“A society built on individualism is one of struggles between people. Thus, it may appear to be the history of class struggles. However, such social structures and political systems ... are essentially different from those of our country, where harmony is considered the fundamental way [of the Tennō].”
Individualism bad, class struggle bad - “harmony” good. What used to be “harmony” is now called “solidarity”, that most perverted term in the denunciation vocabulary of the Covid regime that readily identifies refusal to comply to state measures as “sociopathic”. Of course, Nachtwey is not a Nazi. But he is an excellent modern representative of state authoritarianism historically advocated by Nazi and ultranationalist ideology, though he is by no means the only one in the spectrum of pundits from the humanities vying for the most state-loyalist take.
Yet there is a more striking parallel to historical examples of biopolitical authoritarianism to be discerned: a radical snobbery, condescension, aloofness, disdain, disinterest, and outright contempt for the lower classes resulting from a radical detachment from their life world. As Japanese philosopher Yoshimoto Takaaki noted, among others, looking back to the “failure of the intellectuals” both of the left and the right in the 1930s, the rise of elitism was premised on a deep suspicion against “ordinary people” and a strong impetus to encase and consolidate middle and upper class political and economic interest against the “proles”.
But while left-wing intellectuals before the war still envisioned a way to “educate” the worker to be more in line with a social democratic state consensus, all that is left today is a deep and cynical paternalism of left-wing academics towards alleged “anti-science” ordinary citizens, now renamed “Corona-cranks”, and a common readiness to dismiss their concerns as “misguided”. James A. Smith has recently diagnosed three main features of left-wing paternalism within the framework of the failures of Corbynism: first, anti-populism, a “misanthropic suspicion of “the people” as tendentially reactionary, racist, and ignorant”, second, hyper-partisanship, “a reflex to blame “the Tories” and their supporters, rather than the four-decade cross-party neoliberal consensus”, and, third, the retreat from class, which, well, is obvious.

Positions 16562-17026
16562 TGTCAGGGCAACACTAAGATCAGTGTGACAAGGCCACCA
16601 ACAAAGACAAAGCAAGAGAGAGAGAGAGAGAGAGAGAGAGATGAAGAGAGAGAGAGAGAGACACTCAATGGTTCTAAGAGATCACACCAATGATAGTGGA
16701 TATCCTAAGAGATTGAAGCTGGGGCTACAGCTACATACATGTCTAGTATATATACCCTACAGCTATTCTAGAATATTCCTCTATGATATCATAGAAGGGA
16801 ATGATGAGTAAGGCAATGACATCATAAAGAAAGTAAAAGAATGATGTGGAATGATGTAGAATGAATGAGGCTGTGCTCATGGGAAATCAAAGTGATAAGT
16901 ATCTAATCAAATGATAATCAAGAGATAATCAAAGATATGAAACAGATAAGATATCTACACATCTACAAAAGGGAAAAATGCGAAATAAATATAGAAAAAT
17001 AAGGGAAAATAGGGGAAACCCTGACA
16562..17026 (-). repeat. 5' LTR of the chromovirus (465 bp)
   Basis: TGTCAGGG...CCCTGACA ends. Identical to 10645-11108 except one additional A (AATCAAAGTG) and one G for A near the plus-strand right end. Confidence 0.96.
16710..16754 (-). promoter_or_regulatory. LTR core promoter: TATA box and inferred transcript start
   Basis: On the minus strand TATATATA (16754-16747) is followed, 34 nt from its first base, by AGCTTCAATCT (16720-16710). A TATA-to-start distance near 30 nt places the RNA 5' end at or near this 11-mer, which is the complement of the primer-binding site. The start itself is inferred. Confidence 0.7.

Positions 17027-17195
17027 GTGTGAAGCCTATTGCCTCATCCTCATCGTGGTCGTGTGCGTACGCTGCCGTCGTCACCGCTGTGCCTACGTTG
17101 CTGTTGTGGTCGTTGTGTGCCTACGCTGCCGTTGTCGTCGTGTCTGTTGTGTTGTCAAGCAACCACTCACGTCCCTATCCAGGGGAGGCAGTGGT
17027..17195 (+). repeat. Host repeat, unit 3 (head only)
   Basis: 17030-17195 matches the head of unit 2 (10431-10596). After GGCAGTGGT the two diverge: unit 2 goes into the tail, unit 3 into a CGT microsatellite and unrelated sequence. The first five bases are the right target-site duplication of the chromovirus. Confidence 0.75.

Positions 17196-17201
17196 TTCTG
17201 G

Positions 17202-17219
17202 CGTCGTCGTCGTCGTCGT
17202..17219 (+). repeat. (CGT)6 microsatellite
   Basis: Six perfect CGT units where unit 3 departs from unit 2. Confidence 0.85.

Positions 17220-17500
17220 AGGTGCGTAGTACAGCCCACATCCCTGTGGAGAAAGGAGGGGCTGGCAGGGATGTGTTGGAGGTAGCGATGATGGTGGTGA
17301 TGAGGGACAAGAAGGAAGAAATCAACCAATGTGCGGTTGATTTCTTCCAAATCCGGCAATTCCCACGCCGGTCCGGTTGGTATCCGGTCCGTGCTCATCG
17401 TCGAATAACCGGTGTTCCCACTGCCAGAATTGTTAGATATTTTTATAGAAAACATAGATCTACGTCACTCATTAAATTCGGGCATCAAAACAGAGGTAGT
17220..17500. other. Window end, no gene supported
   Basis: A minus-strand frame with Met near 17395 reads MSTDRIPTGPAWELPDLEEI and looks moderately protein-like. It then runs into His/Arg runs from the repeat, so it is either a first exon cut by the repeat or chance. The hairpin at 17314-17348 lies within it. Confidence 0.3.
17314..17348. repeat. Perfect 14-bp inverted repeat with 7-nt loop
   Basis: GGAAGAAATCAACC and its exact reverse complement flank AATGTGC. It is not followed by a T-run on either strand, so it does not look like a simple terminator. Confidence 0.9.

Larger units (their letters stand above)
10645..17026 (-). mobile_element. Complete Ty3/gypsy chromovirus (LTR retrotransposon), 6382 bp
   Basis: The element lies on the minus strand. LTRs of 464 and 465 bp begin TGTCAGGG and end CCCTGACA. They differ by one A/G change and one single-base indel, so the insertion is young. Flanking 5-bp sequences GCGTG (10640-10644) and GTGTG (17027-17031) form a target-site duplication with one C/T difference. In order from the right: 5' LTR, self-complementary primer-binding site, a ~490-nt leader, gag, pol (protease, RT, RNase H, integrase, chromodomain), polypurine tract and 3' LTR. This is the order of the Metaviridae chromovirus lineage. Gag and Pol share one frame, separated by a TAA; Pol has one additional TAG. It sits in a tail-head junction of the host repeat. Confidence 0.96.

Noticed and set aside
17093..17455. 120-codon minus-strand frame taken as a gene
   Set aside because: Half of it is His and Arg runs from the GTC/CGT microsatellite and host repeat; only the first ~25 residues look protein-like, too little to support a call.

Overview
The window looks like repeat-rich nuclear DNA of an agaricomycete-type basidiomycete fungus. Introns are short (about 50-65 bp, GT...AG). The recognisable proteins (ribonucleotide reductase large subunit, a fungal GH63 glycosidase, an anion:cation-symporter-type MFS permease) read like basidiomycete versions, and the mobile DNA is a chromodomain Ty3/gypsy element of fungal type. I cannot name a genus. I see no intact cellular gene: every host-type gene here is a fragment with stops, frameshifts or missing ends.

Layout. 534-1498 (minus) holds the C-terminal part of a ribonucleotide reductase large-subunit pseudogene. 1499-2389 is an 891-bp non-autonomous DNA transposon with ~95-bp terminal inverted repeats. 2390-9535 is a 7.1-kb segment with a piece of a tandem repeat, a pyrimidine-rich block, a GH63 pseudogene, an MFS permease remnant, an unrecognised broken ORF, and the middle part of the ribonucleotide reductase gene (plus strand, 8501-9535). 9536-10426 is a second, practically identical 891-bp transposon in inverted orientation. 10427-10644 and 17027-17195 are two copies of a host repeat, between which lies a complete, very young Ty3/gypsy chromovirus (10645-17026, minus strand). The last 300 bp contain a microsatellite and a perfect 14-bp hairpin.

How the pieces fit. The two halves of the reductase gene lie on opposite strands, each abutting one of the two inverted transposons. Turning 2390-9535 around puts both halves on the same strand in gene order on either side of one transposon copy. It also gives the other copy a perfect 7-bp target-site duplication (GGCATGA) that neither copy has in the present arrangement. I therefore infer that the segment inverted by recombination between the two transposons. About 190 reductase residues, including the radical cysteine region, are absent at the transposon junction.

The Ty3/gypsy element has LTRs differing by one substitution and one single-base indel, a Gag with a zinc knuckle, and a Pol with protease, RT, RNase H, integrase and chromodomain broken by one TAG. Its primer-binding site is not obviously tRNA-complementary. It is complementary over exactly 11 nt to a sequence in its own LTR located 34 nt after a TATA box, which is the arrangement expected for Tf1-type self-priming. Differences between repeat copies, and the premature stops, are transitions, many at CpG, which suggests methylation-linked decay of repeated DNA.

However, there is more at stake than the obvious point that the left presents the main enemy of the working class and working-class interests today. If left-wing academics have lost the grip on the everyday reality of the “proles” and underclass, it is because they - the elites - live in a “parallel universe”. It is not the critics of the regime measures who are “egoistical”, self-centered, narcissist, and “radically individualist”, inhabiting a “parallel world”, but the elites and their pundits sitting at the leverage of power. This is because their own economic and political interests are not threatened by the regime’s social restructuring. They can do without civil rights, either because the technocratic solution seems preferable, or because, e.g., the right to free speech has been ‘pre-emptively’ denied in the academic world anyway, or both. But for working people, the difference between the possession of civil rights and the non-possession of civil rights is life-defining. The right to organise, e.g., collective bargaining, the right to strike and assemble, the right to free speech, the right to privacy after a long day of working under surveillance devices, physical integrity, freedom of movement, and the right to a social life and the consumption of entertainment to counter-balance the drag of the early/night shift is essential to someone working at Amazon, IKEA, waiting tables, construction, as an assembly line worker, a “facility manager”, in child or in health care. Of course, someone like Nachtwey is ready to give up what he can dispense with. In his social and professional position, the sacrifices are minimal. But for someone working at IKEA, they are not. The denial of basic civil rights and freedoms within the dictates of the Covid regime are a class war from above. Nachtwey and misanthropic journalists like Christian Stöcker, following the logic of self-interest and narcissism by denying workers their basic rights, act as footsoldiers of capital in this war against the working class.